18b sign in The Arts District.

In recent years, The Arts District – or the 18b as it’s also known (a reference to it occupying 18 blocks of Downtown Las Vegas, loosely outlined by Commerce Street, Colorado Ave, Fourth Street and Hoover Avenue) – has been growing in popularity. Its monthly “First Friday” block party and art walk features food trucks and live music, serving as a backdrop for artists showing their works off at a variety of open-air and indoor galleries. These include The Arts Factory, home to over 30 artists and art galleries, and ArtSquare, a hip establishment that houses design stores, designer’s studios, wellness spots, and food and drink outlets. Behind The Arts Factory sits one of many great dining choices in The Arts District: Taverna Costera, serving up delicious Coastal Mediterranean fusion that draws inspiration from coastal Spanish, French, Italian and Greek cuisines and beyond.

Just a couple of miles east of the Strip, along Spring Mountain Road (roughly between Rainbow Boulevard and Interstate 15), lies the city’s amazing Chinatown, which has grown in leaps and bounds over the past two decades. Here you’ll find the largest collection of Asian businesses in Southern Nevada, including a multitude of authentic Asian restaurants, gift shops, a hair stylist, a reflexologist, home decor, an Asian supermarket and the only Chinese bookstore in Nevada.

At Chinatown’s heart is the enormous and ornate Chinatown Plaza, featuring a colorful, dragon-adorned, Tang Dynasty-inspired gate and gleaming

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By: Barrett-Jackson
Title: BEYOND THE STRIP: Discover the Cultural Gems of Las Vegas
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Published Date: Fri, 19 May 2023 18:07:14 +0000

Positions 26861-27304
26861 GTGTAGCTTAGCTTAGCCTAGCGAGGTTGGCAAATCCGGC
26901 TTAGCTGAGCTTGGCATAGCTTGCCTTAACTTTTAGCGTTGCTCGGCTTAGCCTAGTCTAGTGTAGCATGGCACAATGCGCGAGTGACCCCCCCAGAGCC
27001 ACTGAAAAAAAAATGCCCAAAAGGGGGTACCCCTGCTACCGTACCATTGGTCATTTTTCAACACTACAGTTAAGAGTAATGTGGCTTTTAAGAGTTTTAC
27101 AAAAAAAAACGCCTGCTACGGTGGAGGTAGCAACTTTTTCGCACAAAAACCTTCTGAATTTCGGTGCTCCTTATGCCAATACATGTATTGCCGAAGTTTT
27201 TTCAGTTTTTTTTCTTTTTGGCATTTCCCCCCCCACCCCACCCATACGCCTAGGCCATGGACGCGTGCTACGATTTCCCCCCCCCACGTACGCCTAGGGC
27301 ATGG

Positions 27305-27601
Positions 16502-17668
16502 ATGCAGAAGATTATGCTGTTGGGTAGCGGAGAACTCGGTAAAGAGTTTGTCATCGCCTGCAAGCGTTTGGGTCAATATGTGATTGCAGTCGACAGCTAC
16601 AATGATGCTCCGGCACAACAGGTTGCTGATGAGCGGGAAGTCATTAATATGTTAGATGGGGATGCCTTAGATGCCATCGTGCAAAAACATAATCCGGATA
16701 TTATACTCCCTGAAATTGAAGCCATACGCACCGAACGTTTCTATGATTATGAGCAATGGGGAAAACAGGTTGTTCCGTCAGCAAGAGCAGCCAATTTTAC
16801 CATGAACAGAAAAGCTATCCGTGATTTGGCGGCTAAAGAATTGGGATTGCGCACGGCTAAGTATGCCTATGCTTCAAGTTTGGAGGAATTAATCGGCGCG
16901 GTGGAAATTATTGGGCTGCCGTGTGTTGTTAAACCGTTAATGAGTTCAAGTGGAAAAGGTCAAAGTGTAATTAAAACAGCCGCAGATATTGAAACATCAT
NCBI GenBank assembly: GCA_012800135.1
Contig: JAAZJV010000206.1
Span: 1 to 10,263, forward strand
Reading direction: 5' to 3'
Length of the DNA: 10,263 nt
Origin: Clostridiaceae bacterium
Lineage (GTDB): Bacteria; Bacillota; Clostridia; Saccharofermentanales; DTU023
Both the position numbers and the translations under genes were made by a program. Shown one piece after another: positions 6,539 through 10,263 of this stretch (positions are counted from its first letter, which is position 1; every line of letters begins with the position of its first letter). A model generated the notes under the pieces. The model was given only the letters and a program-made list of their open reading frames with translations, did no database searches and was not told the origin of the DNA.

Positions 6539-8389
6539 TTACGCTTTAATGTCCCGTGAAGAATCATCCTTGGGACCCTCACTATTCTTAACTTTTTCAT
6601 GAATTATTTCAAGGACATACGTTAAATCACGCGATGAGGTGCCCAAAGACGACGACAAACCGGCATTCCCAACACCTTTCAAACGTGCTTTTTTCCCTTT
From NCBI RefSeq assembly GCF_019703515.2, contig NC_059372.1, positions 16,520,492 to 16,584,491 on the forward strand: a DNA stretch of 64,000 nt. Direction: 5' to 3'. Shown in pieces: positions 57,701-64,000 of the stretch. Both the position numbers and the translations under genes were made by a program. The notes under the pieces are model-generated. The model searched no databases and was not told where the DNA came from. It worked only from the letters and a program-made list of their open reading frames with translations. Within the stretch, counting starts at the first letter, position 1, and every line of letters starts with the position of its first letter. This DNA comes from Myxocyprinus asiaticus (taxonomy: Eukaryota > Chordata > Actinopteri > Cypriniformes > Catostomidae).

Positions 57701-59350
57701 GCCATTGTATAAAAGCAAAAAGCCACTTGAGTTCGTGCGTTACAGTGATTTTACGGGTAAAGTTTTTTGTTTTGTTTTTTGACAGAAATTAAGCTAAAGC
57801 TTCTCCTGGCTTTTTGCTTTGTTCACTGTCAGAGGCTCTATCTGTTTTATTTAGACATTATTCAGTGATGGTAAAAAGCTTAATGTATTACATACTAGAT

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2024 SCOTTSDALE AUCTION: 1967 Chevrolet Corvette Custom Coupe – No Reserve

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2024 SCOTTSDALE AUCTION: 1967 Chevrolet Corvette Custom Coupe – No Reserve

This red 1967 Corvette custom coupe received a complete custom restoration at Springfield Motorsports in Peachland BC, Canada. The build consists of a completely new jig-mounted tube chassis with C4 corvette front upper and lower control arms riding on coilover shocks and power rack & pinion steering. The rear differential is a custom narrowed 9-inch Ford with aluminum Dale Gerry center section with Wilwood disc brakes on all 4 corners. Filling out the wheel wells are custom offset Fikse wheels.

K&S machine in Kelowna, British Columbia took the 454ci engine and machined it to 496ci it is equipped with Comp Thumper camshaft and 800cfm carburetor and it creates a true hot rod sound through the ceramic-coated exhaust. Lee Baxter upholstery created the one-off hand-stitched red leather interior with a rear storage area. It features Vintage Air, Digital gauges, power windows and a leather-wrapped vintage-style steering wheel.

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By: Barrett-Jackson
Title: 2024 SCOTTSDALE AUCTION: 1967 Chevrolet Corvette Custom Coupe – No Reserve
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Published Date: Fri, 27 Oct 2023 15:52:01 +0000